Game Development Directory

Throughout this semester I’ve been developing a game idea. To make it easier to find all of my blog entries related to my game idea, I’ve created this directory entry. Below is a list of the blog entries including links and a description of each entry.

  1. Learning Theories Mash Up — These two entries describe the learning theories I consider most appropriate for the type of learning that will occur in my game.
    Initial Post and Update
    Follow up post
  2. My (Story) — First thoughts about my game idea and the storyline behind it.
  3. My (Toys) — Two ideas for toys, or mini games, related to the larger game idea.
  4. My (Puzzles) — Two ideas for puzzles related to the toys that make a stronger connection between the toys and the larger game idea.
  5. My (Game) — The identification of the game’s goal, depending on the type of user, and how the storyline ends.
  6. Unobtrusive Assessment — A description of how assessment will be embedded in the game so as not to detract from the gaming environment but allowing for robust use of data to set a player’s learning path.
  7. Math Game Scenario — A description of the beginning of the game — how students will enter the game, get “into” the storyline, and receive their first tasks.
  8. Game Flow — A diagram showing a player’s movement through the game from entry to completion.

 

 

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Game Flow

In previous posts I have outlined pieces of my math game idea. In the diagram below, I have attempted to illustrate the game flow. The initial clouds outline the entry into the game. The first cloud is where the animation I posted yesterday will appear. The rest of the diagram takes you through the player’s journey.

As mentioned in this post, players will be presented with a task list. The initial list will be based on their performance on the initial, embedded assessment.

After completing each task, the player will have the option to choose another. New tasks may be added to the list as a player’s skill set improves. Tasks may also be added as bonuses or to provide foundation for tasks players were unable to complete.

The game goal is met when a player completes all tasks needed to show mastery of the Common Core State Standards expected for a given grade. If the player is self directed, they will be given access to tasks beyond assigned grade level. Teachers may also choose to grant access to these tasks to students at their discretion.

AECT Standards

1.0 Design — The design of this game is based on my learning theories mash up. It takes into account a learner’s current skill level, interests, and preferences. The instructional strategies used by the game are based on students’ need to understand math skills on a conceptual level as well as seeing how math is used in a real way. The overall message of the game is that math is interwoven into everyday activities.

Puzzles

Photo by JacobMetcalf on Flickr.

In a previous post, I described two “toys” that I will include in my educational game to provide a greater opportunity for engagement, motivation, and fun. To provide a greater challenge and connection back to the educational game, the two toys will have optional puzzles.

Puzzle 1 — Packing the Truck

This puzzle connects back to a time-management game in which players fulfill orders by pulling items off a conveyor belt and packaging them into boxes and/or crates. The next step in the process is to put the orders into a truck for delivery. Using some Tetris-like skills, the puzzle is to get a set number of orders to fit in the truck.

Puzzle 2 — Combinations

This puzzle connects back to a design toy. Players design items to be created in the factory. The puzzle is to determine how many unique products can be made with given constraints. For example, one such factory makes T-shirts. A puzzle could be that the factory currently has in stock two different colors of T-shirts in 3 different styles. They also have 8 different paint choices, but only want to use 2 or 3 colors on each shirt. How many different combinations of T-shirt colors, styles, and paint options are there?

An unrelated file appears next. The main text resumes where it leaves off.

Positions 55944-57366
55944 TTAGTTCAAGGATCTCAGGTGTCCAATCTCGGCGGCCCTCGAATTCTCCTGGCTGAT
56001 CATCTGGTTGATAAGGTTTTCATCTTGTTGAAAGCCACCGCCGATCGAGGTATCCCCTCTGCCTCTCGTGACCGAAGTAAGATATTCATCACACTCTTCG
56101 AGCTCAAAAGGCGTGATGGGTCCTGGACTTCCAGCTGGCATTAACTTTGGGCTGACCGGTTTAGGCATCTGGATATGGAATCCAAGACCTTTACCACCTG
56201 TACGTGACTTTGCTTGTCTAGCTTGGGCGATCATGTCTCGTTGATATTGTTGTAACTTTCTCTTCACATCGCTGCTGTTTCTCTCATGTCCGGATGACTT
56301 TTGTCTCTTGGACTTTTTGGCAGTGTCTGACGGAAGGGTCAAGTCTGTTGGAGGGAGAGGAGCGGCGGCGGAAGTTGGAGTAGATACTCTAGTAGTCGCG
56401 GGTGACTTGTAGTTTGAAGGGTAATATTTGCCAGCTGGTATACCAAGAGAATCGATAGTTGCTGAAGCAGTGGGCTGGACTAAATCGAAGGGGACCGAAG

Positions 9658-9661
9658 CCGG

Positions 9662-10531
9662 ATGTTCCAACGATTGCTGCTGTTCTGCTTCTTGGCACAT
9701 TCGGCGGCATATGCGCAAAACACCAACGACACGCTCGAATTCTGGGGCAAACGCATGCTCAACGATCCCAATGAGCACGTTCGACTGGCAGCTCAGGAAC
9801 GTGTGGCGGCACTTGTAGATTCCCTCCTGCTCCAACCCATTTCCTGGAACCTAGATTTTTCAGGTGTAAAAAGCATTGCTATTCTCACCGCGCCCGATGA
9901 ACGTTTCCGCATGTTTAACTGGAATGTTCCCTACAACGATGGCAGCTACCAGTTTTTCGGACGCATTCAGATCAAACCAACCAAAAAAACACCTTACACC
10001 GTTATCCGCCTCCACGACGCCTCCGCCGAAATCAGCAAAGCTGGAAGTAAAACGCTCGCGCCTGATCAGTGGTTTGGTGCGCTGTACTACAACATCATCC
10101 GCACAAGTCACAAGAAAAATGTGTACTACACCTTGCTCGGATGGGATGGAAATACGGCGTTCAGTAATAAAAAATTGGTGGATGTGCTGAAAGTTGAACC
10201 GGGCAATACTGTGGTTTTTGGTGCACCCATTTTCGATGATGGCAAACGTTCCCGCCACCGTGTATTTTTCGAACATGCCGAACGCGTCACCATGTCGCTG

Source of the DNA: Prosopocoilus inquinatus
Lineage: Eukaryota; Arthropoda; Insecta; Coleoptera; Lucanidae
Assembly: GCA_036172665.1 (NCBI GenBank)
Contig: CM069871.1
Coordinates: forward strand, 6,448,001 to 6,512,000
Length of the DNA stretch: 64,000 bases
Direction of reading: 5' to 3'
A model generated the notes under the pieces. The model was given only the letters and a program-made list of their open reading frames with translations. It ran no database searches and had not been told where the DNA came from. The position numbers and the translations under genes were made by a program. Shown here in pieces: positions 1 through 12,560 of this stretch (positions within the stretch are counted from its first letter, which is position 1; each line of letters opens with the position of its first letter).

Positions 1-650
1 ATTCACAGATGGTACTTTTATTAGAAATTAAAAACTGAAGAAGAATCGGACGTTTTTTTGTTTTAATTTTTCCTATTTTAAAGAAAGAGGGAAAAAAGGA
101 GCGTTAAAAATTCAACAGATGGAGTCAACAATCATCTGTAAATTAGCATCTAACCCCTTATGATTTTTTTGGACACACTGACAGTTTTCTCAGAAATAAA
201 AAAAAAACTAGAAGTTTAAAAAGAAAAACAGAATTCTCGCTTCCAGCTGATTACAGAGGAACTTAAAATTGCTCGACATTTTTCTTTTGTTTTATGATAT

AECT STandards

1.3 Instructional Strategies
There are many levels to good instruction. Teachers who know their students well know when students are ready for in-depth, “heavy lifting” projects and when they need to back off for a while and do something that may appear unrelated but still has underlying educational value. Students who self educate have their own gut feeling of when they need a break. Puzzles embedded in educational computer games give players the opportunity to take a break from the “heavy lifting” project, yet still learn through seemingly unrelated challenges.

Unobtrusive Assessment

One key feature to my game idea is to use unobtrusive assessments. Involving players in some sort of obvious test activity at the beginning of the game would eliminate the possibility of a player approaching this game as a game. It will be obvious that this game is a learning activity, a school task, not a game. So it is important that assessment throughout the game is done in the background. Players will not know that the game is pulling data, making inferences, and re-shuffling the learning environment “deck” to serve up the next activity the player will need in order to succeed.

In order to be successful in the game, players will have to understand and be able to compute within the base-ten number system. If they can’t, the first tasks will involve concept-based activities that feel like a game but get at the concepts underlying the base-ten number system. Once they are in that game, their actions in the game will serve to assess their understanding. The data resulting from their actions will build upon each other fine-tuning the data-based inference results.

But before they can be placed within any of the tasks/scenarios of the game, some minimal assessment needs to occur. I need to consider several questions before I can determine the type of task that would provide the data needed to determine a player’s understanding of the base-ten number system. These questions include:

  1. What do people do in everyday situations that show their basic understanding of the base-ten number system?
  2. What are the important elements in these situations?
  3. What do people need to know and do, beyond manipulating mathematical symbols, that is related to the base-ten number system?

Using some guidance and an assessment planning tool from, On the Structure of Educational Assessments [1], I created the following diagram to show my thinking around the initial assessment. The basis for the initial assessment idea comes from Gersten and Chard [2].

References: